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Bill to disband polygamous town's police department dies
This is an archived article that was published on sltrib.com in 2012, and information in the article may be outdated. It is provided only for personal research purposes and may not be reprinted.

A Utah bill that would have disbanded a police department in a town populated by followers of polygamous sect leader Warren Jeffs was short-lived.

The proposal to dismantle any department where more than half of the officers have been disciplined in a four-year period was introduced and died Friday.

Though aimed at the marshal's office that serves the combined border community of Colorado City, Ariz., and Hildale, Utah, it could have "unintended consequences" on small police departments in Utah, said Chief Deputy Utah Attorney General Kirk Torgensen.

"There are a lot of issues, a lot of questions, that are coming up with law enforcement," he said. "We want to make sure whatever we put on the books was the right thing to put on the books."

More than third of police departments in Utah — 59 out of 145 — had fewer than 10 officers in 2010, according to numbers published by the Department of Public Safety.

An attorney for the city of Hildale said there could also be civil rights problems with the proposal.

The bill will be studied after the Utah Legislature adjourns this week, and possibly introduced again next year.

"We don't want this dropped. We don't want anyone to think we're just walking away from it," Torgensen said.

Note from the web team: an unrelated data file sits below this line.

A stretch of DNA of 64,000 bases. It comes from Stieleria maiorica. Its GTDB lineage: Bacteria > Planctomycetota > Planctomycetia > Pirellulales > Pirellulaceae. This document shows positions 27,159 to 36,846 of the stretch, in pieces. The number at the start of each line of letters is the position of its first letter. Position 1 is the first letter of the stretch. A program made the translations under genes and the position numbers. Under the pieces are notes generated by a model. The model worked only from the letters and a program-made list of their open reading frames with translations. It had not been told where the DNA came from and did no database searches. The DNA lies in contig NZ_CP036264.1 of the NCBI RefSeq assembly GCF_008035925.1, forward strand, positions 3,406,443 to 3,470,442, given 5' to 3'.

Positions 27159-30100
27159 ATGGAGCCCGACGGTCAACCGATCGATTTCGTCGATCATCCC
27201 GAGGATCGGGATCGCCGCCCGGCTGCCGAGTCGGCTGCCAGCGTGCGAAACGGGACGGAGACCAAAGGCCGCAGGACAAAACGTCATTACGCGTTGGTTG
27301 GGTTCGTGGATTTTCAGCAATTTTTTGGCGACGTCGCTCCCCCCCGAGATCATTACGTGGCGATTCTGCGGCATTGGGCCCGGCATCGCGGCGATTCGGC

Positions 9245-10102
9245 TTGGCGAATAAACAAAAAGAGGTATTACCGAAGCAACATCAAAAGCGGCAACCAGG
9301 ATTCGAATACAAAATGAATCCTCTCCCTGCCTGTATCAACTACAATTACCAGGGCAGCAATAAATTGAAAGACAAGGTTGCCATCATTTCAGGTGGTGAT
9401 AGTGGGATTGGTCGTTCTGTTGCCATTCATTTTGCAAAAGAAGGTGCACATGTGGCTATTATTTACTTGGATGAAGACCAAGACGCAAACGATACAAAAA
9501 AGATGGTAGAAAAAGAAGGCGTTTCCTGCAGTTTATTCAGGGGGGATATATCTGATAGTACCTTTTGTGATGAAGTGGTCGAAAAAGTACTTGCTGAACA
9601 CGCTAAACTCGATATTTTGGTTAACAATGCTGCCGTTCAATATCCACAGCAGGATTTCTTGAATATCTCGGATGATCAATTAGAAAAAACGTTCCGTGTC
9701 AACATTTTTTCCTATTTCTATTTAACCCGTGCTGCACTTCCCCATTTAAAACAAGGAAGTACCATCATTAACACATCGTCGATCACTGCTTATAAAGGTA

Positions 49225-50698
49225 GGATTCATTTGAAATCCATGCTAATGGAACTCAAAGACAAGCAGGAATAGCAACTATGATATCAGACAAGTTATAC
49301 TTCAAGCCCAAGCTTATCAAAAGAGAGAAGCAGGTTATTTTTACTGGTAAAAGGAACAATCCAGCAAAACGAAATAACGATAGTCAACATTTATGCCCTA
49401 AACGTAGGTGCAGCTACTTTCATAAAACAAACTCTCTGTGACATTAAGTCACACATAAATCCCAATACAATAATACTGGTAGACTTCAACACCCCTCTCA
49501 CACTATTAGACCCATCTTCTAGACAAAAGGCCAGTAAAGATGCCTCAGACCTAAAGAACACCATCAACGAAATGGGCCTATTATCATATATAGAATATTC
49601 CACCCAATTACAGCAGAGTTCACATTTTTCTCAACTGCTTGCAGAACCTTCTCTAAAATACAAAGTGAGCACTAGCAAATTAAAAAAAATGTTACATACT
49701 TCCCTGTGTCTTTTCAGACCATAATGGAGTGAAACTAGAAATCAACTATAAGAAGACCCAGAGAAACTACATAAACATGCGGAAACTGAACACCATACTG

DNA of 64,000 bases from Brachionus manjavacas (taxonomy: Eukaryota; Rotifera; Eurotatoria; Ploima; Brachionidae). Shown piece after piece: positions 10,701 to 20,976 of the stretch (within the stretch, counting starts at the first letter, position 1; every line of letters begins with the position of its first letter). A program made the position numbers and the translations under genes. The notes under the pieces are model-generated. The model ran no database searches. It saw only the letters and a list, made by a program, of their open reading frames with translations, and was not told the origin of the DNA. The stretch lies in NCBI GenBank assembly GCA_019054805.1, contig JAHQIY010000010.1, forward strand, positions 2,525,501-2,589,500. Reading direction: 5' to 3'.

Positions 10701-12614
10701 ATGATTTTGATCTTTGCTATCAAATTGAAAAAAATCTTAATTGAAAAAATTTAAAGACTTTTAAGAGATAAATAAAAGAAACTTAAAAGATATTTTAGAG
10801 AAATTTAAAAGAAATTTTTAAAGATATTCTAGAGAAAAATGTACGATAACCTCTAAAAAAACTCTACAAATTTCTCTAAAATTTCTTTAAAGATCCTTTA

Meanwhile, similar legislation in Arizona has passed the Senate unanimously and is set to be heard soon in the House, said Arizona Attorney General Tom Horne.

He said he is backing the bill after a law enforcement task force "agreed unanimously the first priority was to get objective police who would uphold the law rather than people who would uphold the authority of Warren Jeffs."

Arizona's bill proposes disbanding any department where more than half of the officers have been decertified in the past eight years — a designation that applies only to Colorado City. The bill has emergency status in Arizona, which, if it passes, would make it law immediately after the governor signs it, bypassing a typical 90-day waiting period.

Horne said he didn't anticipate a problem if the marshal's office remains intact in Utah but is disbanded in Arizona.

"We'll have the [Mohave County] sheriff's department cover it," Horne said Monday, adding he hoped the Utah bill would be reintroduced. The Arizona bill will next be heard by a state House of Representatives committee, though it hasn't been placed on an agenda yet.

There have also been some law enforcement questions about the proposal in Arizona, though they haven't yet been raised publicly, Horne said.

The Colorado City/Hildale town marshal's office has long been dogged by complaints of differing treatment for residents who are not members of the Fundamentalist Church of Jesus Christ of Latter-Day Saints, and more recently for not vigorously enforcing occupancy agreements issued by a court-appointed administrator of the sect's property trust.

Six officers were decertified between 2003 and 2007, mainly for practicing polygamy and refusing to answer questions about Jeffs while he was on the run from police. Jeffs was arrested in 2006 and is now serving a life sentence in Texas after being convicted of marrying and sexually assaulting underage girls.

lwhitehurst@sltrib.com

Twitter: @lwhitehurst

The Polygamy Blog: http://bit.ly/Ar3JVq

State line • A similar bill passes in Arizona Senate, headed for committee in House.
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